When I run M365 overview sessions for those engagements, I explain to the end users, from various roles across the organization, that it is their requirements and needs that must be addressed. And if they don’t know what is available to them or what it can do – how can they make an informed decision?
I have seen organizations choose technology due to heavy influence from IT executives. A number of years ago, I helped an organization move from Novell GroupWise to Office 365, and several years later I happened to sit next to the current CIO of that same organization. He explained that since our engagement, a CIO had come into the organization who hated Microsoft and so moved them to Google Workspace (formerly G Suite), and now the current CIO was tasked with moving them back.
Unfortunately, this happens all too often. While IT executives and decision makers should be influenced by the organizational requirements, they are swayed by their personal opinions.
Think your users won’t understand Power Automate? Don’t enable it.
Don’t understand or like Yammer? Shut it down.
Hate Microsoft? Migrate to Google and AWS.
Don’t trust Google? Buy Apple devices.
This is a reality that we often don’t consider. I myself am swayed by my personal opinions and choices, but only when it affects me.
If you are the representative for a body of people – then you need to consider their needs and requirements above your personal experiences or views. Choose the best solution for them and allow your experiences and views to be utilized objectively, because there is most likely some merit to them. And being objective is crucial, because one person’s experience and views are not necessarily reflective of reality.
That’s right, M365 is not your system to own. Hand it over.
Sorry IT folks, it’s a hard pill to swallow. Anyone who has read a number of my blogs about IT evolution might think that I hate IT people because of how I generalize and portray them as not being in touch with current trends, technologies, ways of working, business needs, etc. I don’t hate them; I am an IT professional myself and always have been – but I deal with too many IT people who haven’t changed their approaches to technology. I myself was once a Unix administrator, Windows deployment technician, VoIP system engineer and a variety of other technical roles.
If your face gets flushed reading this – then you are my target audience, and I’m sorry, but if you want to keep having a career, then it’s time to evolve.
If you read this and nodded along, then send it to a colleague who needs to read it.
What’s important though, is that you help the business understand that M365 is their system to own and be responsible for. Establish a steering committee, working group, governance committee, whatever you want to call it – just make sure it is largely made up of business representatives who will make decisions with IT input in order to achieve the ideal outcomes for the organization.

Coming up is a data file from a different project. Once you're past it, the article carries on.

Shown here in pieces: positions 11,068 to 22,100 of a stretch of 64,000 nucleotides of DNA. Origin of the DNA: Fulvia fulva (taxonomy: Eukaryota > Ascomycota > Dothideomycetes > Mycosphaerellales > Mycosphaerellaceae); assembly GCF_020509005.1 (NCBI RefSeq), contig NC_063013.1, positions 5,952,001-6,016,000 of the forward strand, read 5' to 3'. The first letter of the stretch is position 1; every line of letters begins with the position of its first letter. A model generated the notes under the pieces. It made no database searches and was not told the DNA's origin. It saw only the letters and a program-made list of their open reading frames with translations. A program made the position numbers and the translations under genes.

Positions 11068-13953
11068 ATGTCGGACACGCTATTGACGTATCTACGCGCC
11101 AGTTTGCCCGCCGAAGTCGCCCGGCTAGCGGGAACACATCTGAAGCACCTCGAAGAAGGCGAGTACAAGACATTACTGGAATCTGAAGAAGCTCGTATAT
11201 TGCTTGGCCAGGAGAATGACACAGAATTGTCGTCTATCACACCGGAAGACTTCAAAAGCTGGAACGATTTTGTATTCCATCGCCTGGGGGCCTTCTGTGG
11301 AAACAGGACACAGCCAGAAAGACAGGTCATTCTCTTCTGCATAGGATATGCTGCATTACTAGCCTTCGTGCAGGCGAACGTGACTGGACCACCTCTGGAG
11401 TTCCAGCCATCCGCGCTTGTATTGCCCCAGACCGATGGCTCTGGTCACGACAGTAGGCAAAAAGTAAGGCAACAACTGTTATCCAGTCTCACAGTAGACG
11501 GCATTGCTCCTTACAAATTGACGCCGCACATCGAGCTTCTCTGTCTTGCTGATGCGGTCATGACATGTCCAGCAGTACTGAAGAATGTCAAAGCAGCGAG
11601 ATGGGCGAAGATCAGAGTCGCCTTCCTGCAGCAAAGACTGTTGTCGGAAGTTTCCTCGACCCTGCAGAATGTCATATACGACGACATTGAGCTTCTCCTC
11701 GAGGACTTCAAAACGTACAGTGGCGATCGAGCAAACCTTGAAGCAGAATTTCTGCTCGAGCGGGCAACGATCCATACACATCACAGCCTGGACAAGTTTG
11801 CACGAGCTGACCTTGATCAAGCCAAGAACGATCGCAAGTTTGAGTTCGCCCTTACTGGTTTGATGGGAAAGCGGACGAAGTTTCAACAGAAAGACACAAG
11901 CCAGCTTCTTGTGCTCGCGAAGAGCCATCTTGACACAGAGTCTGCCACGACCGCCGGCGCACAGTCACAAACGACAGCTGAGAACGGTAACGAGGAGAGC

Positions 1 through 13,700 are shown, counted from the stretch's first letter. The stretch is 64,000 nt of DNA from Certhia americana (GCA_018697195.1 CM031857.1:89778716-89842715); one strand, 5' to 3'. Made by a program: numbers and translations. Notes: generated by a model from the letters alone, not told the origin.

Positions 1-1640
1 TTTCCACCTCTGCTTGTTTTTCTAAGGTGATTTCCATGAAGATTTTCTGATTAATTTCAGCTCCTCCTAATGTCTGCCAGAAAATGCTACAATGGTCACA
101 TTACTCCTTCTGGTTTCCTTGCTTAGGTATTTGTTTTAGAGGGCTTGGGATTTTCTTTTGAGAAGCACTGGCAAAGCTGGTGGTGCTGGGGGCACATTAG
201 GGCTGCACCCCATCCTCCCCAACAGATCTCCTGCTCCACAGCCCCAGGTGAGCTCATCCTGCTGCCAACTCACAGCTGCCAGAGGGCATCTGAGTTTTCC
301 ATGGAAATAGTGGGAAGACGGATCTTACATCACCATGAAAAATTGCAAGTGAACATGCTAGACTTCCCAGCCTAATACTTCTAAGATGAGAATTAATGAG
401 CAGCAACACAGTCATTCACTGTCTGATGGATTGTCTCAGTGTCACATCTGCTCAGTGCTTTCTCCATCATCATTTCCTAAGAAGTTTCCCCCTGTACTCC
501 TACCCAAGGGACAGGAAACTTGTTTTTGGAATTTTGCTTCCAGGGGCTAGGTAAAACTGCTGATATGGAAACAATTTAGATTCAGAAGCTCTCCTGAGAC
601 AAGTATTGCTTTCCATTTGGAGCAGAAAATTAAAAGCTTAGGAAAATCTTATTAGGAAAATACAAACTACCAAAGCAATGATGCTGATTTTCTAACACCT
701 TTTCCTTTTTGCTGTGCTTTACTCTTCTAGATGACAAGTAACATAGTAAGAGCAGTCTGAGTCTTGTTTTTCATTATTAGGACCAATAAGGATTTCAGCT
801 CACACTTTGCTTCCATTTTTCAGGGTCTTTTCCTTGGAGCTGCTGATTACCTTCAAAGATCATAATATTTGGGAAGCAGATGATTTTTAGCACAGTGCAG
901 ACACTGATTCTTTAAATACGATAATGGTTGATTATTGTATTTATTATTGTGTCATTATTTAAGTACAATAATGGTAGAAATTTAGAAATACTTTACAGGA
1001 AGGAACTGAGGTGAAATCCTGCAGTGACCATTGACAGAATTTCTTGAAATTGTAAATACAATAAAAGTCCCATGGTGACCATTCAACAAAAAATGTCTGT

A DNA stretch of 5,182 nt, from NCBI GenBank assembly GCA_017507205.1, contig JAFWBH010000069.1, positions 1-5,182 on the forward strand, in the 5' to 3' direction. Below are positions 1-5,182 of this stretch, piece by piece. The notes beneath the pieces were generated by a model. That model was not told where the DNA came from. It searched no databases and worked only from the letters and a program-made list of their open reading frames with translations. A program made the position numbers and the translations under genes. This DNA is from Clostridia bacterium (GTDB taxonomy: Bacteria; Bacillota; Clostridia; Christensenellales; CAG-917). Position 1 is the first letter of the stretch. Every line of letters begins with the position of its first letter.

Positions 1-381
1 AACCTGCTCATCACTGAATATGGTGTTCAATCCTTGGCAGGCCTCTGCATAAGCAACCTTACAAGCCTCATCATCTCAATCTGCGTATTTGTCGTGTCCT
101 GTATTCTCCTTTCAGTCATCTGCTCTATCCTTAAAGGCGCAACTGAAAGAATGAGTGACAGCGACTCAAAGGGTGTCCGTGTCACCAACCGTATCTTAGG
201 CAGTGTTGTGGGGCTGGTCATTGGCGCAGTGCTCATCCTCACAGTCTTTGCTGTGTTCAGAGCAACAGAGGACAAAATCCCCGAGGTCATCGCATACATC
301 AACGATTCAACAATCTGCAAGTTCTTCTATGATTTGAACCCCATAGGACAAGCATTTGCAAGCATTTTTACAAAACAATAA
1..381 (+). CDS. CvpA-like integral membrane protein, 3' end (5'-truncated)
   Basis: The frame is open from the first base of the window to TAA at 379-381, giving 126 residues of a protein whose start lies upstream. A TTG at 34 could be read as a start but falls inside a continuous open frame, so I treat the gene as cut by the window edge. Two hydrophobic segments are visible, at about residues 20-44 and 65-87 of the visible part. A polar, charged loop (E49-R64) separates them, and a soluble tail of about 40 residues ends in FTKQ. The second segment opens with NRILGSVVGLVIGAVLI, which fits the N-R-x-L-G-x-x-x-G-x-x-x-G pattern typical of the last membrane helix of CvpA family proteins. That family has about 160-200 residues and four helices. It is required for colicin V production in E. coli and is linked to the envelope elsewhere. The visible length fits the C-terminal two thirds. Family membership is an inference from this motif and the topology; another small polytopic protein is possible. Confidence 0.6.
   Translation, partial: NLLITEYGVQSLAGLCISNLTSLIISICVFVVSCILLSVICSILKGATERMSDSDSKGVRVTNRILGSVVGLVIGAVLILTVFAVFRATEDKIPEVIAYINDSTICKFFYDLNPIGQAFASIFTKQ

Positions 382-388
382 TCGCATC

Don’t start with a technical decision and figure out how you’ll communicate it and train people – start with the business outcome and work backwards.
Don’t think you know how your organization works or what people need. You may have some idea, but think about if someone spoke completely on your behalf without giving you a say?
For the last 10+ years of Microsoft 365 (formerly Office 365, formerly BPOS), IT has been the one to choose the direction of how the platform is used. It’s time to hand over the wheel and let someone else chart its course.
You can check out part 2 of this post here!
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Over 20 years in IT Loryan has had the opportunity to work with many leading edge technologies - allowing him to be a part of major transformations in the industry. Starting out in web design prior to the dot com era, Loryan then took on more technical roles and has been involved in some of the first Australian deployments of metropolitan networks, voice over IP and video streaming over the Internet. His technical experiences were followed by 15 solid years in various senior consulting positions advising both internal and external senior management / stakeholders on strategic technology adoption and selection along with delivery of solutions across a range of business sectors, and managing technical resources for delivery. Many of his roles have involved coaching and mentoring team members along with establishing incentive schemes to drive results and growth. One of his strengths is the ability to thoroughly understand each client’s challenges and deliver solution in line with their unique business requirements. Loryan is passionate about the cloud and the opportunities it brings. Having spent most of his career delivering on-premise business productivity technology, he founded Paradyne to deliver cost-effective solutions and to advance how people work by means of the cloud. His deep technical expertise is backed by practical business experience, ensuring that customers get the best of both worlds – world-class technology that delivers real business benefits.